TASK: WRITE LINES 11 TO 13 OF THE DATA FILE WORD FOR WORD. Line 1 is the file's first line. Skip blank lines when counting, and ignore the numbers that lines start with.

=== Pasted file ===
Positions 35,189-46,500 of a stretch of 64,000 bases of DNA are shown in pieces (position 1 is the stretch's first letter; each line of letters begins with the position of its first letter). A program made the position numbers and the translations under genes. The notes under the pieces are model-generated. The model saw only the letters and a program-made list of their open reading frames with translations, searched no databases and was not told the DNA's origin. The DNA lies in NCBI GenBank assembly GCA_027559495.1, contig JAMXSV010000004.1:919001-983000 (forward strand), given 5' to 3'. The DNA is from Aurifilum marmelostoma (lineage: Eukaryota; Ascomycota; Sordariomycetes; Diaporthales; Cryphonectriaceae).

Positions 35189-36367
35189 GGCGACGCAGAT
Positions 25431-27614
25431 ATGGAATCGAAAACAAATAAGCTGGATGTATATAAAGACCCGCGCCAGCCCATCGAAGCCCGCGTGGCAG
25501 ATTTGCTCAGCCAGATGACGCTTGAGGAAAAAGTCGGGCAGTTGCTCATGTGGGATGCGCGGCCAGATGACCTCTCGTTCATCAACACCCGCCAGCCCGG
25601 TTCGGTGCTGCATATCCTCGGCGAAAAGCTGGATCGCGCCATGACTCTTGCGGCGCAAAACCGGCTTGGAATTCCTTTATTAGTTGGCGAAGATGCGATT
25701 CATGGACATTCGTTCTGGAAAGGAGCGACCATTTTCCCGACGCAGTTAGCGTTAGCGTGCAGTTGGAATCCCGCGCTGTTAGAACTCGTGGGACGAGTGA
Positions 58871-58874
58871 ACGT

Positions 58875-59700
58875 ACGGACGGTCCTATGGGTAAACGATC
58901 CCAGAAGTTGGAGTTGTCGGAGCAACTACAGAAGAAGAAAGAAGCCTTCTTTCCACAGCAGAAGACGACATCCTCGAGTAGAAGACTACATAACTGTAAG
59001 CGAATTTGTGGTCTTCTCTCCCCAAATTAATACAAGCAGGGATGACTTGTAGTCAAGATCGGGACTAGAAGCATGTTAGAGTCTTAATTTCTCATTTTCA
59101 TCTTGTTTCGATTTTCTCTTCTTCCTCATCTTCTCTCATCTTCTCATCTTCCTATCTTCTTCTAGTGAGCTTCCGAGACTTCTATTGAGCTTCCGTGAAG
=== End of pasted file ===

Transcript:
Positions 58875-59700
58875 ACGGACGGTCCTATGGGTAAACGATC
58901 CCAGAAGTTGGAGTTGTCGGAGCAACTACAGAAGAAGAAAGAAGCCTTCTTTCCACAGCAGAAGACGACATCCTCGAGTAGAAGACTACATAACTGTAAG